Kyoto in Spring
Spring, is for sure one of the two best seasons to visit Kyoto! This is the famous Cherry Blossom Season (Hanami) In Kyoto!
Although it is different from year to year, it is pretty safe to say that the cherry blossoms usually bloom in the last week of March and the first two weeks of April in Kyoto. Once they bloom, they are notoriously fickle: sometimes almost all the trees will come into full bloom (“mankai”) at the same time and stay in full bloom for a week or even longer. Other times, cherries in different parts of the city will peak at different times and some trees will start dropping petals while others still haven’t peaked. Worse yet, heavy rains can strike just after most trees have reached peak, bringing the petals down several days earlier than they might have lasted.
In 2014, we were able to enjoy flowers almost during the whole of April (considering the late blooming variety of cherry trees). However, in 2015 the blooming started suddenly, surprising a lot of people, and didn’t last more than a week because of rain and wind.
It is really pretty difficult to predict when the cherry blossoms will peak
Timing your trip to coincide with the cherry blossoms is a very tricky affair. If you leave yourself only a couple of days in Kyoto, you might find that you’ve arrived just after the cherries have bloomed, or you might have the frustrating experience of seeing the trees approaching peak just as you have to leave the city. In order to be sure of catching the cherries at their peak, you’d have to stay 10 days or so in the city, and this would cost a fortune at high-season rates.
Here are a few sites and destinations we recommend for seeing the flowers of the Kyoto “Hanami” at their finest…
After a beautiful cherry blossoms season, things slow down a bit and all is quiet for a while. Then, around the middle of the month of May, is the perfect time to look around the temples and the mountains for the maple trees having new leaves.
When we talk about the spring in Kyoto, images of cherry blossoms come to mind. But the flower season actually starts much earlier, in February, with the blossoming of the plum flowers. One of the best places in Kyoto to enjoy these is a lovely shrine located in southern Kyoto, Jōnangū.
With over 200 photos, this photo ebook will not only show you the beauty of the cherry blossoms in Kyoto but will explain and describe the way the Japanese people enjoy this season. It will provide you with information and suggestions to discover and enjoy this most wonderful season…
Hanami (“flower viewing”) is the traditional Japanese custom of enjoying the transient beauty of flowers. This often involves a picnic party to enjoy the cherry blossoms as well as food and drinks. People have a Hanami party with friends, family or colleagues . . .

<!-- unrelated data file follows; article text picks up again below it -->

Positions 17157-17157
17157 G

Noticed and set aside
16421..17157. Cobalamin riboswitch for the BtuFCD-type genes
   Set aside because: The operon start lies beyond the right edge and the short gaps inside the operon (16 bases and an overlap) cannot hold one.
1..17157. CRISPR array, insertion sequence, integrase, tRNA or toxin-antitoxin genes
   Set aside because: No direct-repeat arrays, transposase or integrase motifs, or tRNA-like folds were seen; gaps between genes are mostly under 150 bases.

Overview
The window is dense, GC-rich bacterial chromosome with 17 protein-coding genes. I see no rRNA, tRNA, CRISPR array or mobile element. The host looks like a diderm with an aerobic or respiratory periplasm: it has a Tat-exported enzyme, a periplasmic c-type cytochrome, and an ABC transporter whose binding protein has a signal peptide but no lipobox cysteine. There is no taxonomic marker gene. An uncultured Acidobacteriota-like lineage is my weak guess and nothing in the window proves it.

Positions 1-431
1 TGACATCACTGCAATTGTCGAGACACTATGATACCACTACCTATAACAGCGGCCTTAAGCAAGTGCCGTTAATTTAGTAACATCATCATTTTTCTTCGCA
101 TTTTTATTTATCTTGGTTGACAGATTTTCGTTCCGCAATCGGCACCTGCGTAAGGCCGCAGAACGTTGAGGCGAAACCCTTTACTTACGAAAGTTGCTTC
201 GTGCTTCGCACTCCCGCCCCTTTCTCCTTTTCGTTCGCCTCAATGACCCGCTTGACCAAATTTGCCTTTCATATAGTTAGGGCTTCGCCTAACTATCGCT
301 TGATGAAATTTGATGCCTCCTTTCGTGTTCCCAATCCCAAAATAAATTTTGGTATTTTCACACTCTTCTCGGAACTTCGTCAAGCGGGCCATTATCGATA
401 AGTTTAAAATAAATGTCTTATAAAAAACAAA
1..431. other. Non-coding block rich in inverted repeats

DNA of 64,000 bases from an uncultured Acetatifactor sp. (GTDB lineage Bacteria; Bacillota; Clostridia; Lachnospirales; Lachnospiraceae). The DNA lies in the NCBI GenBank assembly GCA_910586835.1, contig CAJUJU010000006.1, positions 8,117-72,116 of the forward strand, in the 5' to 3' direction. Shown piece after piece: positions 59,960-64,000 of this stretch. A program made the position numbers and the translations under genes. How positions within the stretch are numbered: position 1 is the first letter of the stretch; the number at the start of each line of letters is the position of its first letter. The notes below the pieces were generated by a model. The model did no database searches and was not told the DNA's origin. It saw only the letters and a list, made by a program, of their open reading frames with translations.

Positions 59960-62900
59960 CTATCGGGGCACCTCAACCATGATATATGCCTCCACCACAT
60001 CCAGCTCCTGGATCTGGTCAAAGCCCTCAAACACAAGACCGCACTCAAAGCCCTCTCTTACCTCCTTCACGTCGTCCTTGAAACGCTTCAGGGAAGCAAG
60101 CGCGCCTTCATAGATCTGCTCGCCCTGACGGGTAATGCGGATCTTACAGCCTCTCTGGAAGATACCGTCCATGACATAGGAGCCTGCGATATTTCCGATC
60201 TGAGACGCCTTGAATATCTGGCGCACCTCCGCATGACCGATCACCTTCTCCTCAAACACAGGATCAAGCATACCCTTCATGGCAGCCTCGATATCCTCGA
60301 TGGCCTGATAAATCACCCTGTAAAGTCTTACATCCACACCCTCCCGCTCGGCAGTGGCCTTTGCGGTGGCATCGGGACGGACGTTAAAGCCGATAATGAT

This year’s cherry blossom is a bit late…. But there are still various places where one can see and enjoy cherry flowers. The Omake Cherry Tree in front of the Chotokuji Temple is one of the first to bloom in Kyoto. And it’s been an amazing view for the last few days.
The Aoi Matsuri (葵祭) is one of Kyoto’s three most famous festivals and takes place every May 15th. The festival’s main attraction is a large parade in Kyoto, in which over 500 people dressed in the style of the Heian Period (794-1185)
As this year’s Hanami season comes to an end, the last place to visit around Kyoto is often the Ninna-Ji Temple (仁和寺). Located in the North West part of town, this temple is quite famous for its Omuro cherry trees, ancient, dwarf, late-flowering trees.
One of Kyoto most popular hanami spots in April is without doubt The Path of Philosophy (“Tetsugaku-no-michi” in Japanese). It is a pleasant stone path through the northern part of Kyoto’s Higashiyama district, that follows a canal lined up by hundreds of cherry trees.
On 23rd of March, 2016, Kyoto weather forecast station announced the first bloom of cherry, or in other words, the beginning of this year’s Hanami — the Cherry Blossom Season.
This is four days earlier than last year and five days earlier than the average year.
Hanami – 花見- in Japanese literally means “Flowers Viewing”, but we usually understand it as Cherry Blossom. But the cherry is not the only type of flowers we can enjoy, and the Hanami season doesn’t start in late March or early April…
Hirano Jinja (Shrine) is a very old Shinto shrine — established in the year 794. It is among the most popular spots in Kyoto among Japanese people for its gardens and numerous cherry trees, for viewing the flowers, singing and drinking.
The Philosopher’s Path (哲学の道, Tetsugaku no michi) is a pleasant stone path through the northern part of Kyoto’s Higashiyama district. The path follows a canal which is lined by hundreds of cherry trees.
Today, we had a beautiful warm and sunny day. On the way back from the Kyoto Station, we realized that the cherry trees along the bank of the Kamogawa River were starting to blossom.
Shoren-In is certainly not one of the main temples around, but it really is a very nice one and has undoubtedly one of the most beautiful Japanese gardens in Kyoto. This is not a mere lighting up of the garden, but it is an actual light show.
While most people think “Cherry Blossom” when considering the Hanami season, it actually starts with the plum blossoms around the end of February. This is, a few weeks before the cherry blossoms, the actual beginning of spring in Kyoto.
Hanami (lit. “flower viewing”) is the Japanese traditional custom of enjoying the transient beauty of flowers. “Flower” in this case almost always means cherry blossoms (“sakura”). From the middle of March to early May, the Japanese people …
Ninna-ji (仁和寺) is the head temple of the Omuro school of the Shingon Sect of Buddhism. It is located in western Kyoto, near Ryoanji and Kinkakuji. We usually visit all three temples on the same day.